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I recently started noticing more symptoms and issues with meals at work again. I had no idea what was causing them. I didn’t know if it was a food-handling issue or possibly something else. I started to think about how I handle the napkins and utensils I pack in my lunchbox to carry to work. When I’ve finished preparing my meals for the next day, I grab a zipper bag and place two napkins along with the utensils I would need inside of it. I would grab two napkins from the holder on the dining room table. I’ve always wondered if residue somehow made it onto the napkins. Other people eat at the dining table, and I’m not sure of the care they take, if any, IMG_20160730_101354601when handling the napkins. I always wipe down the table before I put clean place mats on it, and I always have to pick it up and move it to wipe underneath it. I’ve always tried to be careful when handling it, like not touching it in the areas that come into contact with the napkins, but I might have inadvertently touched a part of the napkin holder I shouldn’t have. I’ve run the napkin holder through the dishwasher a few times, but it’s not something I do often. Something could have happened to the napkins when I was removing them from their packaging also. Since I had no other ideas in mind, I decided it wouldn’t hurt to test out the idea.

In order to test out the idea that my napkins could possibly be causing issues, I decided to go IMG_20160730_095735222online and order a box of individually-packaged fork/spoon/knife/napkin sets. I found what I thought was a reasonably-priced box of 250 packages and ordered that. While I was waiting for the box to arrive, I just packed utensils in my lunchbox, leaving out the napkins. After the box came, I just threw in one or two of the utensil packages, whatever I would need for that day. The first time, I tried removing one of the packages and washing them to remove any potential trace residue that might exist on the outside, but when that failed due to water getting inside the package, I just decided to write on the box “DO NOT TOUCH CONTENTS!” to let others know that they should not touch the contents of the box. I then just took out what I needed with clean hands. As for using the napkins in the dining room, I decided to use them by opening them and using the inside to wipe off my mouth. So far, this has worked wonderfully, and other than some isolated issues here and there, I’ve been able to avoid being hit by trace residue and have felt the best that I’ve felt in a long time, probably since I first started remoIMG_20160730_095557090ving gluten-containing foods from my diet. The first six months were probably the best and easiest times for me because I felt fine just removing the foods from my diet and not really worrying about cross-contamination. After those first six months, I started fighting inadvertent contamination from all kinds of sources, and that fight is just now seeming to start to let up.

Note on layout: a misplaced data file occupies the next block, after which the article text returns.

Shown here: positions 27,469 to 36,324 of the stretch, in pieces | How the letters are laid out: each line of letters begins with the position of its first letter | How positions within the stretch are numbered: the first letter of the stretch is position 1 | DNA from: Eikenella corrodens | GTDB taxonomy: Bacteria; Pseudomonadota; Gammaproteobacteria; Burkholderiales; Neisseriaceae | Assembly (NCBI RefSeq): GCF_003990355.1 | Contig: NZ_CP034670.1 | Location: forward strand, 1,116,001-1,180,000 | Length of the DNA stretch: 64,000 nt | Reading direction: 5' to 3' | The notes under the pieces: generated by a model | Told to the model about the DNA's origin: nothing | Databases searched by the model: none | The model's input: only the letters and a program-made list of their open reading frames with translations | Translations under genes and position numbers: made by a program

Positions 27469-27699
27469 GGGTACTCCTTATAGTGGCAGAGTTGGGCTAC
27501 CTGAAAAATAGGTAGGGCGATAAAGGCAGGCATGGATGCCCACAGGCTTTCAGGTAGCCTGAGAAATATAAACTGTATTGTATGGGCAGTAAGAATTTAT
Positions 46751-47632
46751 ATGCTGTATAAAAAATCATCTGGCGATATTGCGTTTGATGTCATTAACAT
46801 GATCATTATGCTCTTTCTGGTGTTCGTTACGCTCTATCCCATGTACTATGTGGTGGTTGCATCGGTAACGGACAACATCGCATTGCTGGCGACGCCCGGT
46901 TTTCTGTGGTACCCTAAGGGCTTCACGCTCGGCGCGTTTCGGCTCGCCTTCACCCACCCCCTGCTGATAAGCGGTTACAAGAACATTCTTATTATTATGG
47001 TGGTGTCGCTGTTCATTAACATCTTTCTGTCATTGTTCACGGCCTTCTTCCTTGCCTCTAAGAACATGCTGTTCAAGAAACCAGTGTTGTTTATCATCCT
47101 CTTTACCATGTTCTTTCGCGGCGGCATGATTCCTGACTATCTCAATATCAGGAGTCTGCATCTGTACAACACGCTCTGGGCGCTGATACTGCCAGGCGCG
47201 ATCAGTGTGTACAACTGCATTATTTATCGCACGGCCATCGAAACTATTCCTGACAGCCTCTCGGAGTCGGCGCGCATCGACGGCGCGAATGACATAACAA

It’s hard to believe that this far into the gluten-free diet that I’d still be dealing with perpetual exposure to trace residue. Over the three-and-a-half years or so that I’ve been struggling with this fight, I’ve had to uncover some really insane ways that I was exposing myself to trace residue. This one is probably one of the craziest and one of the ones I would have least suspected. It’s amazing how much better I felt after making that one simple change, to switch to using packaged napkins and utensils. Others find relief after switching to a special diet or eliminating certain types of foods, but for me, other than having to remove a couple of other food items like vinegar and guar gum, dealing with trace wheat/gluten exposure has been the only way I’ve been able to resolve lingering symptoms and truly get better.

If you’re still dealing with lingering symptoms, be willing to consider any cause of potential exposure. Go over not just the foods you’re eating but how you’re handling them as well to make sure you’re not contaminating them with trace residue. Consider things that come into contact with your food or your dishes and utensils also, like napkins that you or others may not handle properly or any surface that you or others may touch. Anything that could potentially enter your mouth directly or indirectly should be investigated.

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2 Thoughts on “Crazy Contamination Issue: Napkins

  1. What a major relief it must be to have found a major contaminate like that! So glad to hear you’re feeling much better. After researching the ppm of gluten in a single breadcrumb, I’m beginning to understand why cross-contamination is such a personal issue. The largest residues are most likely the least suspected, just as you said.

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